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Theology of Suffering - Are There Limits to Submission?

As you study this theology of suffering, you may wonder if there are limits to submission. There are, indeed. These limits are summed up in one question. Does my authority require me to violate the Bible? If so, you must reply as Peter did,

But Peter and John answered and said to them, “Whether it is right in the sight of God to give heed to you rather than to God, you be the judge; for we cannot stop speaking what we have seen and heard.” (Acts 4:19-20, NIV)

But Peter and the apostles replied and said, “We must obey God rather than men.” (Acts 5:29, NIV)
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How to Suffer for Doing Good 6

So, in our theology of suffering we note that the person speaking here is the same Peter that is the author of our passage. So clearly, if a government asks you to deny Christ, you must not do that. If an employer asks you to defraud a client, you cannot do that. And if a husband asks you to acquiesce to wife swapping, you cannot do that. Yes, there are limitations to authority. However, where the Scripture does not clearly speak to the contrary, then you must submit to the God ordained authorities in your life.

So, now you know that you must do good and how to suffer for doing good in your relationships with government, work, marriage, and with all who seek to do you harm. In addition, you know that this is exactly what God requires of you. What are you going to do about it? Continue with your old sinfully habituated patterns of overcoming evil with evil? Or are you ready to become obedient to God and return good for evil?

"I want to obey God," you reply, "but I don't have any idea how I could do these things. They simply are not 'me'."

No, they are not 'you.'

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They are not 'you,' because you have practiced sinful responses to the point that now you act the way you do unconsciously, automatically, comfortably, and skillfully. In other words, you have habituated yourself to sinfully respond to the suffering you experience.

A theology of suffering demands change. How do you change that? Remember Peter's introductory comments on our passage?

Beloved, I urge you as aliens and strangers to abstain from fleshly lusts, which wage war against the soul. Keep your behavior excellent among the Gentiles, so that in the thing in which they slander you as evildoers, they may on account of your good deeds, as they observe them, glorify God in the day of visitation. (I Peter 2:11-12, NASB95)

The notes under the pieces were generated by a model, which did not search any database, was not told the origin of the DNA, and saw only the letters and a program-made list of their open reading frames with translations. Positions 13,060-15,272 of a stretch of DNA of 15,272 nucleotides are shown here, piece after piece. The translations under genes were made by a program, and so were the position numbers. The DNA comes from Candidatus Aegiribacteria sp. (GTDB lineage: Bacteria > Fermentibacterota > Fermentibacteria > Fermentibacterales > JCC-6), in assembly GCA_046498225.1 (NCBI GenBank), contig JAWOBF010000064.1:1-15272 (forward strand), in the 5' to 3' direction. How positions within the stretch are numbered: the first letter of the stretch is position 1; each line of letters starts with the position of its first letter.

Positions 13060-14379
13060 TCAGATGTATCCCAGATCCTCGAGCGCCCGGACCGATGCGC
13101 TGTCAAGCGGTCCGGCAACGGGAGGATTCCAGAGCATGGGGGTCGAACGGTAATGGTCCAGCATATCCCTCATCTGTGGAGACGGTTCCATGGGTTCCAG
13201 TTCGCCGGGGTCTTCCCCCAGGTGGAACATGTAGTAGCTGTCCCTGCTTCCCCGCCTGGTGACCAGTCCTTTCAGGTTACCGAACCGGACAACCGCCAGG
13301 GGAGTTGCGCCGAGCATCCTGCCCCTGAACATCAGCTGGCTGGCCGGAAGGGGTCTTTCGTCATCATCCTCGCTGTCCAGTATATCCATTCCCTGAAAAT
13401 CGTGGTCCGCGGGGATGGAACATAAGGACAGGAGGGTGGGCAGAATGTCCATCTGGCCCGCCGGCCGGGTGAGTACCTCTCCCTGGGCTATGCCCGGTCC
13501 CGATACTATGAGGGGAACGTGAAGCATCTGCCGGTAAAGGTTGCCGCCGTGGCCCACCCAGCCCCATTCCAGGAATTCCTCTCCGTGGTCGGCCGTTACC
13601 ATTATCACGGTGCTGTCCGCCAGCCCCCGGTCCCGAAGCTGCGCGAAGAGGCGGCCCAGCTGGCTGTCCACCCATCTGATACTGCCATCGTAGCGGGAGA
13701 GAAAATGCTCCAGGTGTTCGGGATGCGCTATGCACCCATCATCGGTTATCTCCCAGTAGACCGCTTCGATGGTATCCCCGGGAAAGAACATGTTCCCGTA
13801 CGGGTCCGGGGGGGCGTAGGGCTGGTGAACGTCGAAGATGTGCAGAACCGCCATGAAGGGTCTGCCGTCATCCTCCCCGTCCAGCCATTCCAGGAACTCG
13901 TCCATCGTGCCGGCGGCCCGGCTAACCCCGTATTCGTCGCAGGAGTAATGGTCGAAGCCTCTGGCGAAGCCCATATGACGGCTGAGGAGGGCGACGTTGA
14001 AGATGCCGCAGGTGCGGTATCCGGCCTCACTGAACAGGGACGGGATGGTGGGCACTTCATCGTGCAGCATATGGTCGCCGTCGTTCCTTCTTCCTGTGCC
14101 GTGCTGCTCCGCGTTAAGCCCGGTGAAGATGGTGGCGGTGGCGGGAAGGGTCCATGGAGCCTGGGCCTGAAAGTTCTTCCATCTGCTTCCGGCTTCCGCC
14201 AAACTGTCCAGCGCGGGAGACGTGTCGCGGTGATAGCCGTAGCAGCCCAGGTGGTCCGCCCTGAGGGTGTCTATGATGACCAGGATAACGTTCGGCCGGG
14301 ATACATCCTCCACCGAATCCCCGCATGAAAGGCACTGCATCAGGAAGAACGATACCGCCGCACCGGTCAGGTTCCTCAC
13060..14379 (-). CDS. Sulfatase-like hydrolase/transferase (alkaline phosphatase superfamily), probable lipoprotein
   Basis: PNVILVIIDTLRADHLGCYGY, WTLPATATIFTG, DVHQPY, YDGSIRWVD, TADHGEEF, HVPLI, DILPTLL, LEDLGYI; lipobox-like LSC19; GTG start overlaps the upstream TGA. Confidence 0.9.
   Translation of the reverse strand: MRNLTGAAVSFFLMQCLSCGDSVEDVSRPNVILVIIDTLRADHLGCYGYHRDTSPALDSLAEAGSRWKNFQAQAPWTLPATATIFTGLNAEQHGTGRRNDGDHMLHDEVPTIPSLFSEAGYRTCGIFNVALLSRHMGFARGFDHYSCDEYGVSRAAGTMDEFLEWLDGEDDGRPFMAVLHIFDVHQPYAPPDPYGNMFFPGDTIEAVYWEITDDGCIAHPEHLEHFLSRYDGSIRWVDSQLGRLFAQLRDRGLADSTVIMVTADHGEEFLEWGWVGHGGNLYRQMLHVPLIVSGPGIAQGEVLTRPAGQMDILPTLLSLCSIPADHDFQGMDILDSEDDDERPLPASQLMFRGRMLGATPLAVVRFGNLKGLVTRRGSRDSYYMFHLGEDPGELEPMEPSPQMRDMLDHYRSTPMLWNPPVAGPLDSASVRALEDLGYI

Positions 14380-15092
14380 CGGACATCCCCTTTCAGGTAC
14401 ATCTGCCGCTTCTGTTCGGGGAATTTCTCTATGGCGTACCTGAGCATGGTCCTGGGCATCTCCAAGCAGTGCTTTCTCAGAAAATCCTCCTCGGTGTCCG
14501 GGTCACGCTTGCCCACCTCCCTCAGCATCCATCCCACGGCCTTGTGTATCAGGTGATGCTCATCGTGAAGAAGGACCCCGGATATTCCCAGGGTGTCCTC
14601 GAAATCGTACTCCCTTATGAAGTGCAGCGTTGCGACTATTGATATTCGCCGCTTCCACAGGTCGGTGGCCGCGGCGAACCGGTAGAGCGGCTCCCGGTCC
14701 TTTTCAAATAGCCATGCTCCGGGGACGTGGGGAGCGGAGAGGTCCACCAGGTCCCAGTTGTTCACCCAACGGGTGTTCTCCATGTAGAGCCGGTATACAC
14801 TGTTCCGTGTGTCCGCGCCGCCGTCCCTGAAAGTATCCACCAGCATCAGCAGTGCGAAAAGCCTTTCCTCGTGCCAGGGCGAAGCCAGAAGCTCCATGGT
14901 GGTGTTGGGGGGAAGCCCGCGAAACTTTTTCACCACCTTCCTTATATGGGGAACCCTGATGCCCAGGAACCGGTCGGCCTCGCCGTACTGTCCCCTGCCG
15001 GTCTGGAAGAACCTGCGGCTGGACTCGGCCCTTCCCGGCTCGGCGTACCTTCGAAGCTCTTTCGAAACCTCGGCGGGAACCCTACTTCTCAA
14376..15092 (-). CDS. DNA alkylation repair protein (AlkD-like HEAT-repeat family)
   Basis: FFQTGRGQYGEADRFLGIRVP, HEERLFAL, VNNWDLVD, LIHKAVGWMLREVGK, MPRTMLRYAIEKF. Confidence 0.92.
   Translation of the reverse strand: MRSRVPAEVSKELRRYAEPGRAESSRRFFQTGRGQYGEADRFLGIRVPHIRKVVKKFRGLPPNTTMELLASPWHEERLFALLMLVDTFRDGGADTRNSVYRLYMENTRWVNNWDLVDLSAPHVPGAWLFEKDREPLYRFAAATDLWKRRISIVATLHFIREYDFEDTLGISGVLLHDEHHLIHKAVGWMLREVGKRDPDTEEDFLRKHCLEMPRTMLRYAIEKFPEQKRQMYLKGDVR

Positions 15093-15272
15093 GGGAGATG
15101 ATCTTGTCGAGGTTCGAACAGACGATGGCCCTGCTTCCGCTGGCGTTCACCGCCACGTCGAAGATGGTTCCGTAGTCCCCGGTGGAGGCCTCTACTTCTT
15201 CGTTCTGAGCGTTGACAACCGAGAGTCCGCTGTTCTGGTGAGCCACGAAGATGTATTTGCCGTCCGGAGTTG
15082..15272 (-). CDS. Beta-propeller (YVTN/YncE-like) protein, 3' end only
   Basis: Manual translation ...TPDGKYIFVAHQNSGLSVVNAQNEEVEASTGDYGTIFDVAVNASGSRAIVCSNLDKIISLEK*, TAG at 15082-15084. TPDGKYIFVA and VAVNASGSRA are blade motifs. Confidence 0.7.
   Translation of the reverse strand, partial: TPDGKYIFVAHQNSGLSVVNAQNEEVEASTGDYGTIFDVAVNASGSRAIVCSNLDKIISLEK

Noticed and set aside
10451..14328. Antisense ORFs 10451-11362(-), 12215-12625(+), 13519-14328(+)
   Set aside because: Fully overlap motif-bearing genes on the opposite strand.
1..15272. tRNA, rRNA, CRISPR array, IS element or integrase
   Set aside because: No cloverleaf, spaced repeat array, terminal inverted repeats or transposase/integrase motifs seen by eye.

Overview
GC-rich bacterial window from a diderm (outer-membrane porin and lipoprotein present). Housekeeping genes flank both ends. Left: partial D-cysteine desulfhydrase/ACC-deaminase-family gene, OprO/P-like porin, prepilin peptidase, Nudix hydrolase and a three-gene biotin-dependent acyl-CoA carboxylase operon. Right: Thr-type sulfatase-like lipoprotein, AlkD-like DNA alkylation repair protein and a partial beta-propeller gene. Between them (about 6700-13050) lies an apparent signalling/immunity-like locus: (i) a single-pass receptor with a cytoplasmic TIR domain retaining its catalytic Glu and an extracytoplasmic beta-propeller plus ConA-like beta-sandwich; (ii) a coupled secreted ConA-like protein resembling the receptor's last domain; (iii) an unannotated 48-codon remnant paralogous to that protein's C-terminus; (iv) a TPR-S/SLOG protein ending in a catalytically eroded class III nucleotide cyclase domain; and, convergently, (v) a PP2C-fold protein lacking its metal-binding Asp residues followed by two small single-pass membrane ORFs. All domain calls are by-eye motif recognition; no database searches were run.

As a Christian this is what you must do. You must abstain from fleshly lusts, you must keep your behavior excellent, and you must do good deeds that your life might glorify God.

To do that, you must now begin to practice godly responses to evil in the place of ungodly responses to evil. This will not be easy. But what God calls you to do, He empowers you to do. I Timothy 4:7 is essential at this point; here you read "...train yourself to be godly". This word 'train' comes from a Greek word that means train, discipline, or exercise. Our word gymnasium ultimately comes from it. Here is the bottom line: disciplined effort is the necessary element to get you from where you are to the godly habits that God wants you to possess.

"Okay, I am willing to put that godly effort into becoming what God wants of me. What next?"

A theology of suffering demands a plan. You must have a plan to do good. Here is a part of your plan. Develop a resource list of 100 ways that you can 'do good' to your wife, husband, boss or even government and its bureaucratic staff. Be specific in your list. Do not list any generalities like "be more considerate of my husband.” Instead, list 10 examples of what "be more considerate" looks like. For instance a wife might put on her list “Cook a good supper for my husband every day.” Or a Christian dealing with a surly bureaucratic staff might put on his list “Radiate a pleasant smile to every person in the office when I go there for business.” Continue until you have completed the assignment.

Next, using a daily planner and this resource list, record in the daily planner every day 3 to 8 ways you actually do good. Be accountable to the daily planner. If you are not filling it out daily, you are not "doing good" to that person. Every time you perform one of the acts from this resource list, put a hash mark next to that act in the margin of your resource list. The hash marks will not only tell you what you are doing, but more importantly, what you are not doing. This resource list represents a lot of hard work and good ideas. If hash marks are not appearing in the margin, then you are failing to do that good thing from your list. Don't fail. Instead, make a determined effort to do all items on that list, and do them often. Do this assignment for a minimum of six weeks. After six weeks you will have made a significant step in habitually suffering for doing good. Start today.

"What if my efforts to do good only result in mockery or being taken advantage of, to a greater degree than ever?"

So, in our theology of suffering we learn that you are to continue to do good and to suffer for doing so, if need be, as Christ did. But, you must not stop! Your purpose in doing good is to obey and honor Christ in these actions, not to manipulate someone else to act in ways that make your life more pleasant. What you are doing here is not manipulation; it is obedience.

A Christian theology of suffering makes serious demands on the child of God.